NEW ORLEANS, LA - JANUARY 07: Drew Brees #9 of the New Orleans Saints celebrates after throwing a touchdown pass to Robert Meachem #17 in the fourth quarter against the Detroit Lions during their 2012 NFC Wild Card Playoff game at Mercedes-Benz Superdome on January 7, 2012 in New Orleans, Louisiana. (Photo by Chris Graythen/Getty Images)
Barely 24 hours ago I theorized that something deeper was brewing in the Drew Brees contract negotiations. I thought maybe Condon & company were holding on to something, a request or a bargaining chip, and were going to attempt to make a splash and set some big new precedent that could be used (or abused) in future negotiations with other clubs and on behalf of other players.
I thought Brees would be in on it, because he's a players' player. I thought Condon would want to do something for his legacy, and would be willing to put all the chips on the power move.
It appears I was absolutely, 100 percent right (pats back profusely). Condon wants to set a precedent, all right - and that precedent is that a player's franchise tags with past teams can be used against a current team looking to apply that tag.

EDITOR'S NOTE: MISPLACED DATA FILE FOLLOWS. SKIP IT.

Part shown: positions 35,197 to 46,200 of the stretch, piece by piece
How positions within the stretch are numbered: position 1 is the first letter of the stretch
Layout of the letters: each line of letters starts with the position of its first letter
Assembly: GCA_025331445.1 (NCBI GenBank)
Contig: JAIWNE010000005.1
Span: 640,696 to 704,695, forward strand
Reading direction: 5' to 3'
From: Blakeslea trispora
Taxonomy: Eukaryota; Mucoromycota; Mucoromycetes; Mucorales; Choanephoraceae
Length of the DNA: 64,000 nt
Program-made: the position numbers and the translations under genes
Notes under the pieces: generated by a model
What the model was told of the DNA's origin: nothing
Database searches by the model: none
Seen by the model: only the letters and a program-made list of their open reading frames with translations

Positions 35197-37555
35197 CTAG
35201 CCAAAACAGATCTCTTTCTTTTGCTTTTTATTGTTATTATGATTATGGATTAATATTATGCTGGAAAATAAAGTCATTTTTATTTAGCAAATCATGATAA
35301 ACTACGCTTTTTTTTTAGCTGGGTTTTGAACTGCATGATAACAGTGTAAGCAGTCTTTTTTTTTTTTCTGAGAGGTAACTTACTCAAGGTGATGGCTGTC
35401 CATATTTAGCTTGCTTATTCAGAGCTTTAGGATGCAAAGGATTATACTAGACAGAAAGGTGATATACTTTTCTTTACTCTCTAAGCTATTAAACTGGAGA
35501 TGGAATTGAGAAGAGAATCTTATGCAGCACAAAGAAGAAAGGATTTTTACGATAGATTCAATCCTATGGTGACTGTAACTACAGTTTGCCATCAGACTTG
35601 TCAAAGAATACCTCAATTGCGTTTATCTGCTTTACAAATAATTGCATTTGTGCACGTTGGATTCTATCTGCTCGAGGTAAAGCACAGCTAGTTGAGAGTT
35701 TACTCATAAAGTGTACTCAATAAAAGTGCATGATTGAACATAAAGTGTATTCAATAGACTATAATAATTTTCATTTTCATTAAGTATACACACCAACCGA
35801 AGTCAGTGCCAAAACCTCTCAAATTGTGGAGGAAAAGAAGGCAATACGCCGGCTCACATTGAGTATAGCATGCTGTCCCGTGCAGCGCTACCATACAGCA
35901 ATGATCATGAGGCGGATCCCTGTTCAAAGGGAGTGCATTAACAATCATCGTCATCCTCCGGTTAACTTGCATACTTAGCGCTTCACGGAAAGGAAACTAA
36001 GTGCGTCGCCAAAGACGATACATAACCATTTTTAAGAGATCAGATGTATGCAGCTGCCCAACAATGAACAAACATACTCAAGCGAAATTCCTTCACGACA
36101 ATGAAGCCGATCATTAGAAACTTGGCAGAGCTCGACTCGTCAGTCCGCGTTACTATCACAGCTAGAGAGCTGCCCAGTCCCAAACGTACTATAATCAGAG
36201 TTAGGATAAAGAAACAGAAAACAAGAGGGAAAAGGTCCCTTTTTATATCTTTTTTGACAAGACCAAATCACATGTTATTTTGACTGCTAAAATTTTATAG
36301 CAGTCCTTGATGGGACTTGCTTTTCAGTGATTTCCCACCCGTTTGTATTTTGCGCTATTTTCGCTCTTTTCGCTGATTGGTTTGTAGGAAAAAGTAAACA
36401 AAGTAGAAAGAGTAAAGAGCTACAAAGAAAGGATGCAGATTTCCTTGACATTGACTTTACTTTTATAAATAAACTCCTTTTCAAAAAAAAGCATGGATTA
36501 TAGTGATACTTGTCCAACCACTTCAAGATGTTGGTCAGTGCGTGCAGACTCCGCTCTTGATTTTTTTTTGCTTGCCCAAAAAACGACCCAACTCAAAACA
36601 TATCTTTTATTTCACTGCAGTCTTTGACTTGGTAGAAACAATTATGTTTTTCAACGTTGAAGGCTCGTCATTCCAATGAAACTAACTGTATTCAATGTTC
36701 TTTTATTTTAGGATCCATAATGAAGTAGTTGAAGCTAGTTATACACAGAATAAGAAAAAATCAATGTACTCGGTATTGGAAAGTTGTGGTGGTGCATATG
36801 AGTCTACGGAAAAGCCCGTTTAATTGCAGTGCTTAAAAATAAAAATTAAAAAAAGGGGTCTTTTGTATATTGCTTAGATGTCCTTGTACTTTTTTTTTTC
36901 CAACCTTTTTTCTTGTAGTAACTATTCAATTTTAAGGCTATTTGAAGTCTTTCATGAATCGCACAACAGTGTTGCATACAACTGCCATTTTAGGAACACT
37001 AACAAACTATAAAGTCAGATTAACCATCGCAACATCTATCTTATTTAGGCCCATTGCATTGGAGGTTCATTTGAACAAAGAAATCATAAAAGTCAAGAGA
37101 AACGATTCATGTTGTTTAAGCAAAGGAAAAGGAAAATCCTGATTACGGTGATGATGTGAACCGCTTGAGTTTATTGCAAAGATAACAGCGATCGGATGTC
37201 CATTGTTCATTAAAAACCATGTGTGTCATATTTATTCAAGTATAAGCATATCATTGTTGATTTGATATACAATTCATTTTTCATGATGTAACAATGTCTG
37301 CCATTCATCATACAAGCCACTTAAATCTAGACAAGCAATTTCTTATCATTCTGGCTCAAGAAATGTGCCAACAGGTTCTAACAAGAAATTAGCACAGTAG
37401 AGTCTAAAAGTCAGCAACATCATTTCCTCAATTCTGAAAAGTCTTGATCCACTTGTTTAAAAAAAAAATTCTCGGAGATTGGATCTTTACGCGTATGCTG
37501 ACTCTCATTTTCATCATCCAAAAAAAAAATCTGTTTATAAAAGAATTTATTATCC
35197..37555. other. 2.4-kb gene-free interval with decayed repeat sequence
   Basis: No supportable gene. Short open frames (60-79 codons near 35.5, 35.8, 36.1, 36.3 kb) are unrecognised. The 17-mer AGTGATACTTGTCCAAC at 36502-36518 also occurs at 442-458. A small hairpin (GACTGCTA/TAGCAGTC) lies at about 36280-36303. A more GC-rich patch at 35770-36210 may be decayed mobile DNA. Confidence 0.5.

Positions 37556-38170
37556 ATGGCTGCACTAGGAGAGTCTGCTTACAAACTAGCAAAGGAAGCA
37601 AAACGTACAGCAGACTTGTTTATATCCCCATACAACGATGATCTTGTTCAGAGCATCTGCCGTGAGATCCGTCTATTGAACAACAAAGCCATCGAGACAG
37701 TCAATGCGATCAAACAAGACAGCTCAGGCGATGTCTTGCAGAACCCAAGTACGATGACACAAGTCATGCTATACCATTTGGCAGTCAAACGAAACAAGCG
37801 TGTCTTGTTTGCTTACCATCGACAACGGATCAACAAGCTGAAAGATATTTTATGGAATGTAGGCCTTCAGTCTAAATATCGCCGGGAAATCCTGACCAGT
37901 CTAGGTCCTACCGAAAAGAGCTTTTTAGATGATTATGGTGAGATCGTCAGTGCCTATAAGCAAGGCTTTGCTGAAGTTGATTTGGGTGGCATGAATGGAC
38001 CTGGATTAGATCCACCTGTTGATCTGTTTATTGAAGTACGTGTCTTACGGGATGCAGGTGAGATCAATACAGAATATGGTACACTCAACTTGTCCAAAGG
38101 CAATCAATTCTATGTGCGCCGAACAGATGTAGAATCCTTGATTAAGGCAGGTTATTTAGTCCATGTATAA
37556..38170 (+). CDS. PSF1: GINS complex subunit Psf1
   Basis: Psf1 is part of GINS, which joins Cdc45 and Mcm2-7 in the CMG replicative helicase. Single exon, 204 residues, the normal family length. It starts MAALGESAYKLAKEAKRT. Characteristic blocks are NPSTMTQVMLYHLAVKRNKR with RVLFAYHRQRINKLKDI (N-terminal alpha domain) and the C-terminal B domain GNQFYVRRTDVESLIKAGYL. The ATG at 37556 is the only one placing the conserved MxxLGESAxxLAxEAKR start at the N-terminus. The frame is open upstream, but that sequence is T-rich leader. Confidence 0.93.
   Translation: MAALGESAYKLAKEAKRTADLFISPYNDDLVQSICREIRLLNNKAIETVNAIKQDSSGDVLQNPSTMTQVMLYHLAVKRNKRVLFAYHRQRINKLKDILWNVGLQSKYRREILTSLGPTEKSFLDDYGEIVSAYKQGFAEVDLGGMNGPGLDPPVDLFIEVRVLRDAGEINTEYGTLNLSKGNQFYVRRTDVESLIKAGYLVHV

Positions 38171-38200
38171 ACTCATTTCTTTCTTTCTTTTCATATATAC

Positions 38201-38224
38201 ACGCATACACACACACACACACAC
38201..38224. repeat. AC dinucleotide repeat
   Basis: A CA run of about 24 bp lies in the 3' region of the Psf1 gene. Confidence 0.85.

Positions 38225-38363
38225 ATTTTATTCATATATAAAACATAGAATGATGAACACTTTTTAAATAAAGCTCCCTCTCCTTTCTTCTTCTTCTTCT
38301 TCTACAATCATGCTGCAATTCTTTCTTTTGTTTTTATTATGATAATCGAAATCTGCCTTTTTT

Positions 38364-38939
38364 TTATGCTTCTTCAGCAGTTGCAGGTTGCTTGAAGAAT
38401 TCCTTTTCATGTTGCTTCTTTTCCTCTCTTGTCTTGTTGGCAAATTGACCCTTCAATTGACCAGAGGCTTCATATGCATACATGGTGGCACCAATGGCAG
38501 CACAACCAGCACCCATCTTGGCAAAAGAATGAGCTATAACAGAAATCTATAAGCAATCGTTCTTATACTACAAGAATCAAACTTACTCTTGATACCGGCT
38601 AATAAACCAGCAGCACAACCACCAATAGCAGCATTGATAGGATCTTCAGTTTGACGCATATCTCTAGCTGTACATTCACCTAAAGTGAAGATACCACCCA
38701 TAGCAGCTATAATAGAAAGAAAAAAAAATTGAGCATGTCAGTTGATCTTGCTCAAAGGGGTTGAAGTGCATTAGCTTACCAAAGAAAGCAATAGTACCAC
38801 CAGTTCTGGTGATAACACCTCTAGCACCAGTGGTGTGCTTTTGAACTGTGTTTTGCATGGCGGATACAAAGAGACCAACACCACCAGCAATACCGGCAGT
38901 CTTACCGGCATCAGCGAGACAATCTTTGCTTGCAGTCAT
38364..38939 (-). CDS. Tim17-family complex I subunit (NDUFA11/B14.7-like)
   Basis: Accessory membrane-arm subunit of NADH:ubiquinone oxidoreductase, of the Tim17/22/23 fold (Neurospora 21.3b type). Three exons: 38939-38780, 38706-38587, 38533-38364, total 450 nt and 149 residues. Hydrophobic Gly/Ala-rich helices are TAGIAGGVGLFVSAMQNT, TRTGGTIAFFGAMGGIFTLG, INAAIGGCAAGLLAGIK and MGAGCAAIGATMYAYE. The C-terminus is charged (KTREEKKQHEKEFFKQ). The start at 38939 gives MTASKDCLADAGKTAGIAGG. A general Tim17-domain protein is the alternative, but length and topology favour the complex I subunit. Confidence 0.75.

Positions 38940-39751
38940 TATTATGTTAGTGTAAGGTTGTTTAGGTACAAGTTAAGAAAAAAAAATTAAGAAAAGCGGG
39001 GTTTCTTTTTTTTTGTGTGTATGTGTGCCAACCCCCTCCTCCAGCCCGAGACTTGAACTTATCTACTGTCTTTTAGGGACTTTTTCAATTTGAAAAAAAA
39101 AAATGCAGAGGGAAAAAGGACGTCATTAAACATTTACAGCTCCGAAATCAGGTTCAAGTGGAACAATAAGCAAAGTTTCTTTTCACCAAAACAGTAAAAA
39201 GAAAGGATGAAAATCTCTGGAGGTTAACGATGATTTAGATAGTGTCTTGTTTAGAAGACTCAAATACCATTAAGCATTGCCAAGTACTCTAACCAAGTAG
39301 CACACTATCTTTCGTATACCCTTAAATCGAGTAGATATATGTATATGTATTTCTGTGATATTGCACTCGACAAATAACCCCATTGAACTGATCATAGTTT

So, according to Condon (and apparently, the NFLPA), under the current CBA, Brees's tag with San Diego in 2005 is his first. The tag this year is his second, dictating a pay increase of 20%. His potential tag in 2013 would be the third, netting an increase of 44%.
This shifts the expected tag payout by - you guessed it - $3 million. We now know where the supposed "gap" was coming from. I would expect that this news is exactly what was holding up negotiations all this time. And the smart money is on the contract only getting done after there is a ruling on the interpretation of the CBA's franchise tag. Cole doesn't give a prospective time frame for that decision.
Brees won't back down, because this is a set-up for future negotiations for other players. And you can bet your sweet behind that no team is willing to be the first to concede that they should be punished for another team's use of the tag.